Music was always his first love

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David Feder – Music was always his first love

David Feder was born in Niagara Falls, New York. His father was in the military, and they lived in a few places but spent most of the time in Buffalo area. To David, Buffalo was a great place to grow up. It was a center for arts and culture. The famous architect, Frank Lloyd Wright designed some beautiful buildings in the area.

David and his sister studied piano as soon as they could sit up straight. He started playing guitar at around five years old. His first public performance, at age 11, was dressed as Huck Finn for the Junior Historical Society Old Home Days, celebrating the historical Erie Canal story.

Feder applied to Berklee School of Music. He always loved music but his family of engineers discouraged music as a vocation. He attended engineering school at the University of Buffalo and the Rochester Institute of Technology, working as an engineer for the next twenty years.

He continued to play music, his first love. While working on radio equipment in the Washington DC area, a job which he hated, David took a road trip on his Honda 550 motorcycle in 1980 to visit his aging grandmother in Miami Beach. Granny suggested he visit the Keys while in the area. David road down to Key West but it felt to big and busy for the lifestyle he wanted.

Feder quickly settled in the Tavernier/Islamorada area because it was “sleepy and lazy”. There was nothing going on – it was perfect for him. He opened a shop, repairing radio and electronic surveillance systems for the Drug Enforcement Agency (DEA) and others, including many of the smugglers that used the same equipment. In the 1980s Keys, he usually met three types of people, Real Estate agents, DEA agents, and smugglers.

He always played music wherever he lived. He kept writing music in the Keys. Many of the songs were about the types of people he met. He met Eddie Rivers whose mother, Dee Rivers, owned many of the radio stations in the Keys. Eddie invited him to the studio to record his song, “Saltwater”, about the different sides of life in the Keys.

Everyone in the area said you had to play island music or Jimmy Buffet songs. David started the Saltwater Blues Band as a subterfuge, to be able to play original music and jazz. During that process, he learned to love the warmth of the Blues. To David, the Blues are somewhat predictable and comforting yet both complex and simple. There is room for improvisation, expression, and the ability to reach the audience in a very basic guttural way. The Blues can be healing. It’s a learned music genre — you have to learn the feeling of the blues. They became a heavy blues band that played jazz instead of a jazz band that played the blues.

Feder loves the music of Brazil and Argentina. He gets requests for country music and responds, “I am playing country music from a different country.” He made up a term to use – Hillbilly Flamenco.

Music has been just music to David who grew up with classical and jazz but loved all genres. He taught the famous writer, Carl Hiaasen, how to play guitar. Carl’s wife wanted to have a surprise birthday party in Palm Beach. David put together a seven-piece band. They knew Jimmy Buffet would be there and had an extra guitar for him. Buffett got on stage and helped roast Carl Hiaasen with his “Volcano” song.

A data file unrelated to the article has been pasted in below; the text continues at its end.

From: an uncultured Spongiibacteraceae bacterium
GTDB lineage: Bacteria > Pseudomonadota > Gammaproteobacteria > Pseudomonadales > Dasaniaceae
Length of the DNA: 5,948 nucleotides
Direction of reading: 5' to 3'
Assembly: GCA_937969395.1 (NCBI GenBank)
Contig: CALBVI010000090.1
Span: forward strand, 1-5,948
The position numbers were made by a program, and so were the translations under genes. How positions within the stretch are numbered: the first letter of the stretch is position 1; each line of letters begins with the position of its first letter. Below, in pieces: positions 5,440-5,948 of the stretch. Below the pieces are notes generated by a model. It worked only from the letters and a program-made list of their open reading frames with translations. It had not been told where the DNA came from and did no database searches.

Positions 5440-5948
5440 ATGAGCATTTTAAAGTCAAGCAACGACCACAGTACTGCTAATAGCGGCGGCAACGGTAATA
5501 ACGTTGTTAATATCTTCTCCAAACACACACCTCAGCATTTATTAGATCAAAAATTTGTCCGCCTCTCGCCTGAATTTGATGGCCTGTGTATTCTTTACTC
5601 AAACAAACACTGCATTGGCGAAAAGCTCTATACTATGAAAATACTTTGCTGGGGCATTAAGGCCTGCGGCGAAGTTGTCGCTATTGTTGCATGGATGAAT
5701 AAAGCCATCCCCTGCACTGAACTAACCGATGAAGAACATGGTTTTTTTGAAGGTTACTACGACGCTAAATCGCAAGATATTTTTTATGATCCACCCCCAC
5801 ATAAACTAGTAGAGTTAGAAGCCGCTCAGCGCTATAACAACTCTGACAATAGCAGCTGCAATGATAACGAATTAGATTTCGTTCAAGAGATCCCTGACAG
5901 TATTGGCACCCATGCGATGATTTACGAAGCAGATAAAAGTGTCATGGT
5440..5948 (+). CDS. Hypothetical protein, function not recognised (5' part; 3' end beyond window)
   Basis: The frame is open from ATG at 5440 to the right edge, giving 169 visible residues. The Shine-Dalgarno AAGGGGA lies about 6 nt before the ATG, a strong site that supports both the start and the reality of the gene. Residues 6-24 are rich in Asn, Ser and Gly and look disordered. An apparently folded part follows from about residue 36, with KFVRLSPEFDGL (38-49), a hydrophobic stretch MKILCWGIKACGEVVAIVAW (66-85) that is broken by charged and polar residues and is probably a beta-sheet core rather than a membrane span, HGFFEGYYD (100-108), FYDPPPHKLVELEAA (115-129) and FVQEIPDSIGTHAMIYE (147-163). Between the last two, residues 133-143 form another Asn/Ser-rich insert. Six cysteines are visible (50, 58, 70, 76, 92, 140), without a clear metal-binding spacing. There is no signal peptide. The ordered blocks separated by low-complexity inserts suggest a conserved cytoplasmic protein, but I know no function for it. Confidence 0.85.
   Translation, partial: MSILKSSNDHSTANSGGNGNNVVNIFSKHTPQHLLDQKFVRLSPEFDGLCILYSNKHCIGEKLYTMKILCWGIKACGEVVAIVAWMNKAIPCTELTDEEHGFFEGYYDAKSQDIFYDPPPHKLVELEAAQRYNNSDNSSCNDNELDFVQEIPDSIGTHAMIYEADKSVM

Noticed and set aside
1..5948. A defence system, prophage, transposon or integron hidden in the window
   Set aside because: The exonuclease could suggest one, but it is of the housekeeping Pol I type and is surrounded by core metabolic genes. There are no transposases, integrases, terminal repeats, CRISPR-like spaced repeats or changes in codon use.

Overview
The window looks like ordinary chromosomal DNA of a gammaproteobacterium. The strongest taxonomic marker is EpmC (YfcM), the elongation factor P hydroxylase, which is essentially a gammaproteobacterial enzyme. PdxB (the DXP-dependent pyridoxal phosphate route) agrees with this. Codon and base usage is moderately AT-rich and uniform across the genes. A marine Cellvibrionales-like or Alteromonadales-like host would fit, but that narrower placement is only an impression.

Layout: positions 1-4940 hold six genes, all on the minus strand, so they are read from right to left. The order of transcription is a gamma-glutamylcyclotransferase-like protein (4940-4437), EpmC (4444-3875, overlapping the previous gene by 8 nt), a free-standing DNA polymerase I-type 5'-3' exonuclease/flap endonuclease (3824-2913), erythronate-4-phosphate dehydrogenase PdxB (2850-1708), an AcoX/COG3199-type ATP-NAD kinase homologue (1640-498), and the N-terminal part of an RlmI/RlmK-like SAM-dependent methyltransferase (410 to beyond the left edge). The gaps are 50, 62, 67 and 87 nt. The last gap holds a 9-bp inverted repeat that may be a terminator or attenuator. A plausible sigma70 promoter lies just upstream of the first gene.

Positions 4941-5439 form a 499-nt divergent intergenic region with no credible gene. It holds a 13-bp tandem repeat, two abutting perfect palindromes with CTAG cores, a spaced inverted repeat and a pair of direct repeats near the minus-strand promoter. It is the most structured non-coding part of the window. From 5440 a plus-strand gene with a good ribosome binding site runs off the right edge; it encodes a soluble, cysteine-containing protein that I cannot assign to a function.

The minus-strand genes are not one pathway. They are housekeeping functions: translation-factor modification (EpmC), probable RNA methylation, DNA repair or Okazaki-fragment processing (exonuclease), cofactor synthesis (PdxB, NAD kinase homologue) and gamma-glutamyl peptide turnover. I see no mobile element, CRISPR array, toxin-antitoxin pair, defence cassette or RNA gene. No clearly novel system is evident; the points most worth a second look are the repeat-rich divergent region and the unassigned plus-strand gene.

In early 2016, Feder hosted a fundraiser, at the Green Turtle in Islamorada, for development of the “Escape from Margaritaville” Broadway musical play. Jimmy Buffet asked David to join the team. This led to two years of travel and fun developing the Buffett music for Broadway stars. David said he wouldn’t want to do a Broadway musical again but he would have done anything for Jimmy Buffett because he was just so much self-effacing fun to work with. Buffett said the main reason that he played music was because it made him feel good. He loved to make other people feel good. When other people feel good, they’re not killing and starting wars.

Around 1995, local teacher Judy Justice approached David to help raise money because they lost funds for school and music teachers. This led to an event called Bay Jam. It was very successful and raised a lot of money that went directly to music scholarships, instruments, and general music support. Bay Jam is currently in its 29th year raising millions for music.

They decided to build an amphitheater but the city changed politically and defaulted on the construction project. Dave lamented the failure to a couple of wealthy patrons who were also his guitar students. They wrote a check for one million dollars to fund and build the amphitheater.

Over the years, the amphitheater, located in Founders Park, has become a cultural center. They formed a 501c3 and Feder has been intricately involved with its operation. It was a ton of work but great for the community.

David remembers doing a show, called Guitar Summit, at the new Key West Theater in 2018 with friends, Mateo Jambol and Rolando Rojas. He has booked the Key West Theater for a show, titled “Limitless Guitar”, on April 5, 2024. It will be fiery and transcending flamenco with a touch of dreamy. He vows to not follow his own set list and just bounce his music off the audience.



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